Decision to free McAliskey made on political grounds

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The Independent Online
A FORMER Solicitor General warned the Government last November that the German bombing case against Roisin McAliskey would not stand up in court but it waited until this week to free her on "health" grounds.

In a private report sent to Jack Straw, the Home Secretary, Lord Archer of Sandwell, who served in the last Labour government, cast doubt on the evidence being used by the German police to extradite Ms McAliskey and concluded: "On the evidence available, it is most unlikely that the Crown Prosecution Service in England would initiate a prosecution."

Despite the clear pointers to Ms McAliskey's innocence, the Government chose to turn down the German extradition request largely on the grounds of her poor health rather than the poor evidence .

Last night, Mr Straw said: "I applied myself as I am required to do by law to the facts of the case and the evidence before me and I took no other considerations into account whatsoever." This conflicts with his statement 24 hours earlier in which he said the "medical evidence in her case would make the extradition unjust and oppressive".

Ms McAliskey's supporters criticised Mr Straw's handling of the case, arguing that the "honourable" course of action would have been to have publicly admitted the weakness of the German case.

Her mother, Bernadette, said Roisin's week-long detention at Castlereagh holding centre after her arrest in November 1996 - without being charged and without a solicitor being present - had severely damaged her daughter psychologically.

"Roisin is ill, and she is ill as a consequence of being arrested and detained in Castlereagh," she said, adding that she planned to sue the Government and the Royal Ulster Constabulary.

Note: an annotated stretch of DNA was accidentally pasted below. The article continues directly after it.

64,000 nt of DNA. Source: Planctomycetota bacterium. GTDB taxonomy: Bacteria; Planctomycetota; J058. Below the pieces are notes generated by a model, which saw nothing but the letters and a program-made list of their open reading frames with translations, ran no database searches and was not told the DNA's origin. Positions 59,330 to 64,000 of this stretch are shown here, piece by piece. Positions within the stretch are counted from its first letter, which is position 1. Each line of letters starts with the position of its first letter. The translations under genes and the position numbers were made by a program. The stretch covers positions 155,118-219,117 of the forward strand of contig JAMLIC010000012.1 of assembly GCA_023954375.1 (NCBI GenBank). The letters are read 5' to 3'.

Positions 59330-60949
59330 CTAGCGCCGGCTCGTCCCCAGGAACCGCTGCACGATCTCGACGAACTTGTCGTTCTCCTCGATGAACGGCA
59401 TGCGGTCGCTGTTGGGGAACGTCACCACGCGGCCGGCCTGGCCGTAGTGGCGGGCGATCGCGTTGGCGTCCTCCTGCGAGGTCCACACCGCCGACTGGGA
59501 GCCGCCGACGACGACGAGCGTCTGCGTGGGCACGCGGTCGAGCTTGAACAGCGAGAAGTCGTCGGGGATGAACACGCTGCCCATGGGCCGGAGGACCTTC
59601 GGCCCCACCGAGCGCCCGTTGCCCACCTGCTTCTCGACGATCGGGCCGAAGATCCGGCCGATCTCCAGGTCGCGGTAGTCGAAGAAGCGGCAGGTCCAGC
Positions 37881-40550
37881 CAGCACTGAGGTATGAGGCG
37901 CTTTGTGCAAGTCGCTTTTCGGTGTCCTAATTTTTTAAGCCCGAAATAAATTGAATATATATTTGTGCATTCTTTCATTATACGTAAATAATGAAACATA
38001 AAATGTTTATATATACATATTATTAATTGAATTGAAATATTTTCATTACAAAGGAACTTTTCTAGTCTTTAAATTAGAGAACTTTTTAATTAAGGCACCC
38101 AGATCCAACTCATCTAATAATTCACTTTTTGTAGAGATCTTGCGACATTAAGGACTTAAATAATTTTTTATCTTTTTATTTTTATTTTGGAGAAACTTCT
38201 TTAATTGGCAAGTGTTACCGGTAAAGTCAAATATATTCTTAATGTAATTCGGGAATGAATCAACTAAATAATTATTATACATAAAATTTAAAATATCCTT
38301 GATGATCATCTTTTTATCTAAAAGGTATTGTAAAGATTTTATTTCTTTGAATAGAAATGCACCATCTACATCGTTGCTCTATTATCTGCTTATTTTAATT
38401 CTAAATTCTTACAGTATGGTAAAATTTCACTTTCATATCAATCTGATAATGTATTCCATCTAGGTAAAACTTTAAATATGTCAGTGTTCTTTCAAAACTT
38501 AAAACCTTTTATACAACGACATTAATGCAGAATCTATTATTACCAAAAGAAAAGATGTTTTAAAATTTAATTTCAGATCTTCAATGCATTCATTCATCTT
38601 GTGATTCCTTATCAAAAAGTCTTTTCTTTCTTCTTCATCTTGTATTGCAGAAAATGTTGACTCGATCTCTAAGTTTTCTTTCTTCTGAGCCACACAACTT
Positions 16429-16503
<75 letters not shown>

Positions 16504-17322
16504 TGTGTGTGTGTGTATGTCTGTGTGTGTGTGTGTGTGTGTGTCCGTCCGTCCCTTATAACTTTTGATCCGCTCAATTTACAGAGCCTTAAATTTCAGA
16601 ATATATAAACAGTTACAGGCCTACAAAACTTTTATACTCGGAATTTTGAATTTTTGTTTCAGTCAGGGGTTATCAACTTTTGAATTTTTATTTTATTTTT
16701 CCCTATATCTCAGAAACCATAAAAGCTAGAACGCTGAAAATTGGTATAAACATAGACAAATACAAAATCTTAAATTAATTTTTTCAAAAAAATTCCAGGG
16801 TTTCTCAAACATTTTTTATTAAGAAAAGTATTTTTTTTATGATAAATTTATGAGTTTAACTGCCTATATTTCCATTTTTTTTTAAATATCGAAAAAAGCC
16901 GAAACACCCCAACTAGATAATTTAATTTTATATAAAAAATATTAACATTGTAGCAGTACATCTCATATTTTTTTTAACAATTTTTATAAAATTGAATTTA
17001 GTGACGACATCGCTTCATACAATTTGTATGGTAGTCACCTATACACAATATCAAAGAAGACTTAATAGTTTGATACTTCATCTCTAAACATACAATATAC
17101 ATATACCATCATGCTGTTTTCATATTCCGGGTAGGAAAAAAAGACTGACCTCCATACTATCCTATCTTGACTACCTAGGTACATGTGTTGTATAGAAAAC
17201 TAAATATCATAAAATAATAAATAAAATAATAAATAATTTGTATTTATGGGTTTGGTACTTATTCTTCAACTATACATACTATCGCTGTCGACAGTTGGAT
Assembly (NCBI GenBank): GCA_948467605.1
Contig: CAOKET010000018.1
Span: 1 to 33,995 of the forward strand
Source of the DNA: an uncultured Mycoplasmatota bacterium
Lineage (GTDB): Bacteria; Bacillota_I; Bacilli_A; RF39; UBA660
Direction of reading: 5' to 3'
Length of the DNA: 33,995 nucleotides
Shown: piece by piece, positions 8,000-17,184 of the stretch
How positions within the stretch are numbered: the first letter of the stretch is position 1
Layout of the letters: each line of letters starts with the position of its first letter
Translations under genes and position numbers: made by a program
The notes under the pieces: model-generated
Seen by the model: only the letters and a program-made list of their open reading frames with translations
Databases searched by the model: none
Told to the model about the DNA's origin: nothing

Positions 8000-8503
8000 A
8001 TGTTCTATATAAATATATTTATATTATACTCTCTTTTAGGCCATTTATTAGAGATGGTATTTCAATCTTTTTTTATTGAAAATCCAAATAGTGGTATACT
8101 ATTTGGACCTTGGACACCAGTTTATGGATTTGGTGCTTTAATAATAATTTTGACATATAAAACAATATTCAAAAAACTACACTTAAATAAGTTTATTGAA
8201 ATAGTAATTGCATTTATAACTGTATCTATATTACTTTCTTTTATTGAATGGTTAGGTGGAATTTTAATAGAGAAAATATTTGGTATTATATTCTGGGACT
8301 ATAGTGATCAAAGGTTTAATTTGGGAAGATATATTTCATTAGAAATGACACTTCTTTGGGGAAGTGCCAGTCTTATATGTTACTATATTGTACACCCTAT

Ms McAliskey, 26, was accused of taking part in a mortar attack on a British Army barracks in Osnabruck in June 1996 in which no one was injured. While on remand at Holloway Prison in north London, she gave birth to a daughter, but her psychological condition has deteriorated rapidly, resulting in a diagnosis of post-traumatic stress disorder.

In his report to Mr Straw, a copy of which has been obtained by The Independent, Lord Archer, Solicitor-General from 1974 to 1979, takes apart the German warrant for Ms McAliskey's arrest.

The Germans allege that Ms McAliskey was "Beth", one of an IRA unit that stayed at a holiday home from 14 to 28 June 1996 while the attack was planned. Police said the owner of the home, Mannfred Schmidt, identified her from photographs - yet he has told television interviewers that he did not. Police showed Mr Schmidt three pictures of suspects, something Lord Archer says "seriously compromised" the evidence. Under the English police and criminal evidence rules, a witness must be shown at least 12 photographs.

"In an English court, evidence obtained as this appears to have been almost certainly would be ruled inadmissable," Lord Archer wrote.

The German authorities claim that two fingerprints found on cigarette packet foil inside the holiday home match Ms McAliskey's. But there is confusion over where exactly the foil was found, and Lord Archer points out that the passing of cigarette packets among smokers is not uncommon and could have happened in Ireland.

"If there were other evidence to be considered, the fingerprint evidence would carry some significance," he wrote. "But standing virtually alone, I doubt whether a UK jury would regard it as the basis for a conviction."

Lord Archer also highlights strong alibi evidence from many witnesses who say they saw Ms McAliskey in Ireland when the Germans allege she was in their country.

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